Production Ends for Modern-Day Classic
If you’d like to get your hands on a new 2013 BMW M3 Coupe—or any new BMW M3 Coupe—now’s the time to make your move: The team in Regensburg, Germany, has built the last one—ever—and you can be sure that any cars still available in this country won’t be for long. Of course, the spiritual successor to the 2013 BMW M3 Coupe will no doubt be part of the 2014 BMW 4 Series family, following the brand’s new naming scheme of using even series numbers for coupes and odd ones for sedans, but that likely won’t be until next year.
For now, the 2013 BMW M3 Coupe continues as the top choice among high-performance compact sport sedans (German division), with an MSRP of $60,100 and a full complement of race-bred components that includes a 4.0-liter, naturally aspirated V8 engine. It’s a powerplant that delivers 414 hp and 295 lb.-ft. of torque and can be mated to either a six-speed manual transmission or an athletically tuned seven-speed M Double Clutch Transmission with Drivelogic technology. In either case, the top speed of the 2013 BMW M3 Coupe is electronically limited to 155 mph, but the latter gearbox, an advanced automatic unit, enables a 0-60 time of 4.5 seconds; the car showcases a 4.7-second time with the DIY transmission. For what it’s worth, the 2013 BMW M3 Coupe also has been rated at 14 mpg city/20 mpg highway/16 mpg combined, regardless of transmission.
Moving forward, the 2013 BMW M3 Convertible will remain in production until September of this year, and certainly show up in an M4 drop-top configuration some time in the future, and the M3 Sedan will carry on as part of the future 3 Series roster.
As for the 2014 BMW 4 Series…
We provided some details about the 2014 BMW 4 Series previously (see: http://www.autobytel.com/bmw/news/meet-the-2014-bmw-4-series-coupe-117418/), so today we’ll focus more specifically on some of the advantages the new car provides over its predecessor, the 2013 BMW 3 Series Coupe, which is still at dealerships. At the heart of the matter, the 2014 BMW 4 Series will launch with a new powertrain portfolio as compared to the current Coupes, moving to the same engines—as well as the same platform—as the 2013 BMW 3 Series Sedans.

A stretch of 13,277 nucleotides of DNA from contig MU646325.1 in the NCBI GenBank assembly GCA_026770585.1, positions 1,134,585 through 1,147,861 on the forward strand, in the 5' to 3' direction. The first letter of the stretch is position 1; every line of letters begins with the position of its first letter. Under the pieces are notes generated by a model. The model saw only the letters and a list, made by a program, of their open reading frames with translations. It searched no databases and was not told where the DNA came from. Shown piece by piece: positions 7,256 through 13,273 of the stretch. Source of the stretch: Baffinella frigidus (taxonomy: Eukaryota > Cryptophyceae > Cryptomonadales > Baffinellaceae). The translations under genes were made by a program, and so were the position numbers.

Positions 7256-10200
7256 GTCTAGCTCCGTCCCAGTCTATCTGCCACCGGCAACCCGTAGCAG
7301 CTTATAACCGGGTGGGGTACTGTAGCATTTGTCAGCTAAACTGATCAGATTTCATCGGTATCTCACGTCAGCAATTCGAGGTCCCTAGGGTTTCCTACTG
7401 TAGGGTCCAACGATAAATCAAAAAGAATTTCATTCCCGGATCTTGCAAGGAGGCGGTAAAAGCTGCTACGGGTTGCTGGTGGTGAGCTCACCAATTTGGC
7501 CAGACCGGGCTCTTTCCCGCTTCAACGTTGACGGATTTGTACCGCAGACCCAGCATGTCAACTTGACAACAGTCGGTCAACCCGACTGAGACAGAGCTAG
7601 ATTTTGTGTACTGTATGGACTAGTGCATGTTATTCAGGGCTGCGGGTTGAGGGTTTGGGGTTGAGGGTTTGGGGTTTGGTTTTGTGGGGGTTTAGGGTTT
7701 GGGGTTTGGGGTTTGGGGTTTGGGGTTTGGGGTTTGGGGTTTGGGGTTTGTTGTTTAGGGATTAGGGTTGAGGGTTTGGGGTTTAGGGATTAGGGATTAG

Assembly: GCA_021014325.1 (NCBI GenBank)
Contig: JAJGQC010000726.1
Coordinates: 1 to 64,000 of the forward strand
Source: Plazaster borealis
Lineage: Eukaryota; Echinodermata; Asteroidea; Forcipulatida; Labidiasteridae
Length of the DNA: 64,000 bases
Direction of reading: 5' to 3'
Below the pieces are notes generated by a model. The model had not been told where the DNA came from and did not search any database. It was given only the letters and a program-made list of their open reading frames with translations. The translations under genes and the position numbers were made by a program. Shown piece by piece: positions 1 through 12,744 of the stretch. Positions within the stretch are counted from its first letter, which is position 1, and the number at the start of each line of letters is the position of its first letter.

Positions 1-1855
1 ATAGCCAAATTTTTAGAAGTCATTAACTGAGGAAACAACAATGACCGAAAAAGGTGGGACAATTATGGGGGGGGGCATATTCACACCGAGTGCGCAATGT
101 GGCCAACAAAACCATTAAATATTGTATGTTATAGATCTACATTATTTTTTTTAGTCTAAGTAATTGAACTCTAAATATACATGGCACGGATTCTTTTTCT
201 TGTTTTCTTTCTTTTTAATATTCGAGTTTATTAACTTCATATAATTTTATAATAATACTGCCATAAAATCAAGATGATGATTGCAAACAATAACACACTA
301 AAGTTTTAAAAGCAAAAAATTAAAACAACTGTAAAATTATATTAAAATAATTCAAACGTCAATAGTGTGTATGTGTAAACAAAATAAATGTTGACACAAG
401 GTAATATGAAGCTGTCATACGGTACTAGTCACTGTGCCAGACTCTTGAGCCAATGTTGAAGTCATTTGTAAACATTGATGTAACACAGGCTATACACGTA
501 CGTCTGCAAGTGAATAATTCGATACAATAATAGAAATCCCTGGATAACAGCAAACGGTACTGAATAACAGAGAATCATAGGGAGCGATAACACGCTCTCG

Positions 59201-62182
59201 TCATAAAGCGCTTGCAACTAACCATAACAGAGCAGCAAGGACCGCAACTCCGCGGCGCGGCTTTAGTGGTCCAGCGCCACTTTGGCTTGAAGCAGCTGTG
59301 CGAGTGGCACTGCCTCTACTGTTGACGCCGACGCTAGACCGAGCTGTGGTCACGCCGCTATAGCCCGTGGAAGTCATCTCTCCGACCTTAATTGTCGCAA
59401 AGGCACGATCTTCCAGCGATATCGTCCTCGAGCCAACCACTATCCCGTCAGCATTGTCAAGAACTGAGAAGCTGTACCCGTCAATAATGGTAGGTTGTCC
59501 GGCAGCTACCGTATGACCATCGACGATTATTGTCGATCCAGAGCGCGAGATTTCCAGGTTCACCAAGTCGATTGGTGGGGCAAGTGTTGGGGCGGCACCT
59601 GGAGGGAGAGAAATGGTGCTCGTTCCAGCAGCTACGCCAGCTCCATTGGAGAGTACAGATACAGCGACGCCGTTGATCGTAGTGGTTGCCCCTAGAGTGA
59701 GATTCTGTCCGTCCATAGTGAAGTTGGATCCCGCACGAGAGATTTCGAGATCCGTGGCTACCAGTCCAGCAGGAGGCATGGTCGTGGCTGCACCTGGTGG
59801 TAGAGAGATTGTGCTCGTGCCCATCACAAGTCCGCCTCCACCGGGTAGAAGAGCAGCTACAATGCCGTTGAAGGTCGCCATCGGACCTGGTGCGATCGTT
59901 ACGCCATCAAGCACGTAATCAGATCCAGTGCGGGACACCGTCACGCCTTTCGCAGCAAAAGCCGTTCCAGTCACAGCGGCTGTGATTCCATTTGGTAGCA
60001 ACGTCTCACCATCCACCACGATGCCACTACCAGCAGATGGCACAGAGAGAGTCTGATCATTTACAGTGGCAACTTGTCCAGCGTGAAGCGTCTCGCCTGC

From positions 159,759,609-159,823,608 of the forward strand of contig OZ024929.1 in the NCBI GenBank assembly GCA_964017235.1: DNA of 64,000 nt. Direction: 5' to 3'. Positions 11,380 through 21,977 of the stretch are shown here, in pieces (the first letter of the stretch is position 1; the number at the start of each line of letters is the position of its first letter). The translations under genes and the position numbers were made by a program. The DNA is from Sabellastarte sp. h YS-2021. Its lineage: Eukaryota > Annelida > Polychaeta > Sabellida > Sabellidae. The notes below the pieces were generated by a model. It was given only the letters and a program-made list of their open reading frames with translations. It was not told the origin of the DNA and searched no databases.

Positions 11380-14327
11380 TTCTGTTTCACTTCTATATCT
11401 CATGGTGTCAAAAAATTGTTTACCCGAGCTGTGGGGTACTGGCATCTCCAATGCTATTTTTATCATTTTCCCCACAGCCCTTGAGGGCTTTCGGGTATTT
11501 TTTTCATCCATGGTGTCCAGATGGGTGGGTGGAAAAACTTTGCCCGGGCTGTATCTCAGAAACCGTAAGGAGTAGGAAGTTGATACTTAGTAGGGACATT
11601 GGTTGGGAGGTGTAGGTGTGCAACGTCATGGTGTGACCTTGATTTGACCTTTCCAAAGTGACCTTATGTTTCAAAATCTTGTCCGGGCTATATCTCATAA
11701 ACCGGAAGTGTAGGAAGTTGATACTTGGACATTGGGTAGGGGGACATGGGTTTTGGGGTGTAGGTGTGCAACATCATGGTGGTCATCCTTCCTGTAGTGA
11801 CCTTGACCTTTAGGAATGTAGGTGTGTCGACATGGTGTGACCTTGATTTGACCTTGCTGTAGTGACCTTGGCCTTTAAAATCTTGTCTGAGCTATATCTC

The key difference is a switch from naturally aspirated engines to smaller units that rely on BMW’s TwinPower Turbo technology for better performance and better fuel economy (aided by significant weight savings). Thus, comparing the 2014 BMW 428i to the 2013 328i Coupe, the new vehicle benefits from 241 hp (+11 horses over the current car), 258 lb.-ft. of torque (an added 58 lb.-ft.), and a 0-60 time as low as 5 seconds (1.2 seconds faster). Moving up to the 2014 BMW 435i, drivers welcome a 3.0-liter TwinPower Turbo V6 that, truth be told, actually offers a tad less twisting power and the same number of horsepower as the 2013 335i, coming up with 300 hp and 295 lb.-ft. of torque. But the new 435i is still noticeably quicker than its 3 Series predecessor, with an automatically transmissioned 5.0-second 0-60 time that is a full half-second quicker than today’s 335i.
Neither BMW nor the EPA has released fuel-economy ratings for the 2014 BMW 4 Series yet, but it’s worth noting that the 2013 BMW 3 Series Sedans—the ones that share underpinnings with the 4 Series—can reach up to 34 mpg on the highway.
Finally, pricing for the 2014 BMW 4 Series (with premiums over comparable 2013 3 Series models) is as follows:
2014 BMW 428i Coupe—$40,500 (+$1,800)
2014 BMW 428i xDrive Coupe—$42,500 (+2,100)
2014 BMW 435i Coupe—$46,000 (+$900)
2014 BMW 435i xDrive Coupe—$48,000 (+$1,200)